from a handpicked tutor in LIVE 1-to-1 classes

# Find the roots of the polynomial equation. x^{3} - 2x^{2} + 10x + 136 = 0

**Solution:**

Given, f(x) = x^{3} - 2x^{2} + 10x + 136 = 0

We have to find the roots of the polynomial equation.

Using Descarter’s rule of signs,

f(x) has a 2 change in sign, so there are

1) 2 real roots or

2) a pair of conjugate imaginary roots.

f(-x) = (-x)^{3} - 2(-x)^{2} + 10(-x) + 136

f(-x) = x^{3} - 2x^{2} - 10x + 136

f(-x) has 1 sign change so there is one real root.

Now use negative values of x, to find the root.

f(-1) = (-1)^{3} - 2(-1)^{2} + 10(-1) + 136

= -1 - 2 - 10 + 136

= -13 + 136

f(-1) = 123

f(-2) = (-2)^{3} - 2(-2)^{2} + 10(-2) + 136

= -8 - 8 - 20 + 136

= -36 + 136

f(-2) = 100

f(-3) = (-3)^{3} - 2(-3)^{2} + 10(-3) + 136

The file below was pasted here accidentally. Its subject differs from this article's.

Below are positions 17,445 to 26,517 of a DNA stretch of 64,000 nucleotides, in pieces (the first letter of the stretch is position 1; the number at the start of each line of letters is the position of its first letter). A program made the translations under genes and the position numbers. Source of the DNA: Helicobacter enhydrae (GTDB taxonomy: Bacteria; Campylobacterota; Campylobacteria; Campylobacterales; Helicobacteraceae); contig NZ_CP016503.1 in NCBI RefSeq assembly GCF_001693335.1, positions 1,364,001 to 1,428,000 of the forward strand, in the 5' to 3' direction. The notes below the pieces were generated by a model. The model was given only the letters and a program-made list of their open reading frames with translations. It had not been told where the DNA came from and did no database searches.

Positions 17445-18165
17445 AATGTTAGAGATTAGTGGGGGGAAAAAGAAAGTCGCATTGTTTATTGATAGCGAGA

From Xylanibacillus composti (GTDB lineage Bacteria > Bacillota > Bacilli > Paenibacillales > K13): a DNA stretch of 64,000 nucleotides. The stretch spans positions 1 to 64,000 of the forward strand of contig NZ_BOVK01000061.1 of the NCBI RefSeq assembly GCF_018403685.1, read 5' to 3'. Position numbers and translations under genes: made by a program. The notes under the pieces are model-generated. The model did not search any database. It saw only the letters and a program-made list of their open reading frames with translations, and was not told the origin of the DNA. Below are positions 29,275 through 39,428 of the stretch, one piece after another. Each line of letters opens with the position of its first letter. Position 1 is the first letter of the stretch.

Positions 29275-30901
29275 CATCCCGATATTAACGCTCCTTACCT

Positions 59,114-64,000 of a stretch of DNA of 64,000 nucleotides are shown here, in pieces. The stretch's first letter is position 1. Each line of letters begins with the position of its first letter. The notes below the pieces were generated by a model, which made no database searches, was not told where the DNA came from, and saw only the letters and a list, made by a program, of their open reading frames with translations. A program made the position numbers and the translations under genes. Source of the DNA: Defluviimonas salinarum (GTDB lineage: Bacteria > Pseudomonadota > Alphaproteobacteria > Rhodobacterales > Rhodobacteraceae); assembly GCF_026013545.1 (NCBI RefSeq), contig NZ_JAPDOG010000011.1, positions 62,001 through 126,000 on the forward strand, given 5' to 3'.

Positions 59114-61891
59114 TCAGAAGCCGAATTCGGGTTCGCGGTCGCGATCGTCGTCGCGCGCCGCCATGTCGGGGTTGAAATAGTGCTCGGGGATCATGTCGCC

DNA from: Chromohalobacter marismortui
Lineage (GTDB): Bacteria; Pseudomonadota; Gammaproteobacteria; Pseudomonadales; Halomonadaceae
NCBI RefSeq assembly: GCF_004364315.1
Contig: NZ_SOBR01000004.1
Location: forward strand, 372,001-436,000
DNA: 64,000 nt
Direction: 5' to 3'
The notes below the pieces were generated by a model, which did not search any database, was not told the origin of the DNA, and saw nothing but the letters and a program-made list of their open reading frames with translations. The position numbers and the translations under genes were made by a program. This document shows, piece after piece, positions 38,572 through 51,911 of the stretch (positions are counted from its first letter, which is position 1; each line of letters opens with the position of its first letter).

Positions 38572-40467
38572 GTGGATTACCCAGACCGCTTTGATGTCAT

= -27 - 18 - 30 + 136

= -75 + 136

f(-3) = 61

f(-4) = (-4)^{3} - 2(-4)^{2} + 10(-4) + 136

= -64 - 32 - 40 + 136

= -136 + 136

f(-4) = 0

Therefore, x = -4 is a root, so (x + 4) is a factor of the given equation.

By long division,

Now, f(x) = (x + 4)(x^{2 }- 6x + 34) = 0

Now find the factor of x^{2} - 6x + 34 = 0

Testing the discriminant,

D = b^{2 }- 4ac

D = (-6)^{2} - 4(1)(34)

D = 36 - 136

D = -100

We have a pair of imaginary roots.

Using the quadratic formula,

x = \(\frac{-b\pm \sqrt{b^{2}-4ac}}{2a}\)

\(x=\frac{-(-6)\pm \sqrt{(-6))^{2}-4(1)(34)}}{2(1)}\\x=\frac{6\pm \sqrt{36-136}}{2}\\x=\frac{6\pm \sqrt{[-100]}}{2}\\x=\frac{6\pm 10i}{2}\\x=3\pm 5i\)

Therefore, the roots are -4, 3 ± 5i.

## Find the roots of the polynomial equation. x^{3} - 2x^{2} + 10x + 136 = 0

**Summary:**

The roots of the polynomial equation x^{3} - 2x^{2} + 10x + 136 = 0 are -4, 3 ± 5i.

visual curriculum